OPINION FILED JANUARY 23, 1959.
IN RE PETITION OF JAMES SIMANER, JR., APPELLEE. (JOSEPH SIMONICK ET AL., APPELLANTS.)
APPEAL from the County Court of Cook County; the Hon. OTTO
KERNER, Judge, presiding.
MR. JUSTICE HERSHEY DELIVERED THE OPINION OF THE COURT:
This is an appeal by Joseph Simonick and Jeanette Simonick, the natural parents of Joseph Simonick, Jr., a minor, from an order by the county court of Cook County denying leave to appellants to file a motion to dismiss the adoption proceedings, and decreeing said Joseph Simonick, Jr., to be the child of James Simaner, Jr.
Joseph Simonick, Jr., the minor, was born to Jeanette Simonick, then Jeanette Lave, and Joseph Simonick, on March 26, 1955, prior to their marriage. The record reveals that in September, 1955, the mother went to the Catholic Home Bureau and discussed the placement of herself and the child. She was then three months pregnant with another child by the same man. On October 27, 1955, she was informed that St. Vincent's Orphanage had an opening for the baby. The mother took the child to St. Vincent's on that date, returned home, and the next day took her clothing and reported to the Catholic Home Bureau. She was placed in a suburban home. On November 23, 1955, she gave her consent to the Catholic Home Bureau to place the child in a family home for adoption, without notice to her, and gave the Catholic Home Bureau, its officers and agents, full right and authority to enter her appearance in any proceedings for adoption, and she consented to the adoption of the child by the persons selected by said bureau.
The Bureau placed the child in the home of James and Margaret Simaner for adoption.
On March 4, 1956, the natural mother gave birth to her second child. About March 15, 1956, she contacted the Catholic Home Bureau and attempted to orally revoke her consent for the adoption of Joseph Simonick, Jr. On April 21, 1956, the mother and father were married.
On June 27, 1956, the Simaners filed their petition to adopt in the county court of Cook County. This petition alleged Jeanette Simonick to be the mother and sole parent of the child, and that she had surrendered the child to the Catholic Home Bureau and had authorized the Bureau, in writing, to place the child for adoption and to consent to the adoption without notice to the mother. Summons was served on the minor child and a guardian ad litem appointed for him. This guardian ad litem answered and consented to the adoption on September 18, 1956. Consent to the adoption was entered by the Catholic Home Bureau.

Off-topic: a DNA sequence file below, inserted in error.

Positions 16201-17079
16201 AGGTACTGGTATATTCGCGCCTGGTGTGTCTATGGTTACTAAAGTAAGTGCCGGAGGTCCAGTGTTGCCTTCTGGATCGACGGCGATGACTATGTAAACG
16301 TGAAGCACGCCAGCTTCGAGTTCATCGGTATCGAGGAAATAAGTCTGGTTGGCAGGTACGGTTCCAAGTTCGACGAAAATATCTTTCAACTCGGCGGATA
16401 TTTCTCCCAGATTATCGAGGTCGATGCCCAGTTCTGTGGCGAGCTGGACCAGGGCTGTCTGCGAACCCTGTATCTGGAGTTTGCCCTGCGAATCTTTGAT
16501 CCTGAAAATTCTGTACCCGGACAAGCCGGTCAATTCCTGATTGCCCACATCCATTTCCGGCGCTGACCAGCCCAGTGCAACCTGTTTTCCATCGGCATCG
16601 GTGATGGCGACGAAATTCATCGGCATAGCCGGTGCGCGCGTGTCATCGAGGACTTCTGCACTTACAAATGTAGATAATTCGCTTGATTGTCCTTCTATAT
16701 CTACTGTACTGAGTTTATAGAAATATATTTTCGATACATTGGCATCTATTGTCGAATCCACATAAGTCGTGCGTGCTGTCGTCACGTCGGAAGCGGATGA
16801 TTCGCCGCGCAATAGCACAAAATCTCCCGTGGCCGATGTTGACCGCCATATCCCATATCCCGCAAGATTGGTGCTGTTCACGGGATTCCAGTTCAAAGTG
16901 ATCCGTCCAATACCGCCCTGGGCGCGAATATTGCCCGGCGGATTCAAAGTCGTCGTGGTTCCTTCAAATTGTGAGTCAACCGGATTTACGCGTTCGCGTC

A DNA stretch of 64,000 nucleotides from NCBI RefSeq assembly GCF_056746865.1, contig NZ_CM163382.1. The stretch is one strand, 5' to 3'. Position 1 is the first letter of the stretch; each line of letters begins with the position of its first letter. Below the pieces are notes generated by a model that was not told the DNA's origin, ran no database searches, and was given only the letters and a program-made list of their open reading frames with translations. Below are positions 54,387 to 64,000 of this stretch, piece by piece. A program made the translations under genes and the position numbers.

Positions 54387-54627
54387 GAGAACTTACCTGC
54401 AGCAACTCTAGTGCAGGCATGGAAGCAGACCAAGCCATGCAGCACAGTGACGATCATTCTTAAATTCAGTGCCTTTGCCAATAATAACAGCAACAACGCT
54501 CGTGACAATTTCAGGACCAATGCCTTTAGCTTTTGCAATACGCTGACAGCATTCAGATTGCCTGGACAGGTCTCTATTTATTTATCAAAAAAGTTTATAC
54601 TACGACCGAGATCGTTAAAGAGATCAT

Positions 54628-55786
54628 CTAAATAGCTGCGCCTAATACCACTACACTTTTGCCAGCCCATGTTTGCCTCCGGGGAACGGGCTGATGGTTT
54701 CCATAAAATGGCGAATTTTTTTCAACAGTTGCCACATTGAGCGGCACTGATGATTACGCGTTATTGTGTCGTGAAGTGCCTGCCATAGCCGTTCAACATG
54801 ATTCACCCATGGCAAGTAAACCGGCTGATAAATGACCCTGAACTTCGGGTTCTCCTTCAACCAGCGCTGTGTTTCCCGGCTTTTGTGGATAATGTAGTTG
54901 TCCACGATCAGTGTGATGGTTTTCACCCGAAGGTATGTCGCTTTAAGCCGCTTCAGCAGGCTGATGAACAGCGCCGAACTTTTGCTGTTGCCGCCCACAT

On July 27, 1956, the appellants, Jeanette and Joseph Simonick filed their appearance and on September 18, 1956, filed their petition to intervene in the proceeding, alleging they were the natural parents of Joseph Simonick, Jr., that they were married the 21st day of April, 1956, that the father, Joseph Simonick, had not and did not consent to the adoption and had not been made a party defendant to the adoption proceeding; that at the time Jeanette Simonick surrendered the child to the Catholic Home Bureau and consented to its being placed for adoption, she was under great mental stress and emotional tension and disturbance; that she had attempted to recover the child; and prayed leave to intervene and that Jeanette Simonick be permitted to withdraw her consent.
The Simaners moved to strike the petition and the court permitted each party to present evidence and argue the cause. Leave to intervene was granted, but leave to withdraw the mother's consent was denied, and it was found that the alleged natural father had no rights in the matter.
The record reveals that the court then delayed the entry of a decree of adoption, on October 25, 1956, to permit the intervenors to appeal and obtain review of its order. The judge stated that he did so to avoid administrative complications arising should his order be reversed.
The natural mother and father sought direct appeal to this court alleging that sections 2-1, 3-7, 4-1, 7-2, 7-3, 7-4, and 7-5 of the Adoption Act (Ill. Rev. Stat. 1955, chap. 4, pars. 2-1, etc.) and the special limitation act (par. 10-1) were unconstitutional and invalid. These provisions relate to the procedures to be followed in an adoption proceeding, the requirements relating to consent to adoption, and the practice on appeals from adoption decrees. On the motion of the Simaners this court transferred the appeal to the Appellate Court, First District, as no constitutional question had been determined by the county court.
On December 23, 1957, the Appellate Court affirmed the trial court, holding that the consent of Jeanette Lave Simonick was not obtained by fraud or duress, which is the only basis upon which a consent may be revoked under the provisions of section 3-7 of the Adoption Act, that the father, Joseph Simonick, had no rights in the adoption proceeding, and the mother could not withdraw her consent. (In re Petition of Simaner, 16 Ill. App.2d 48.) This court dismissed an appeal from the decision of the Appellate Court, and denied leave to appeal. Simaner v. Simonick, 13 Ill.2d 627.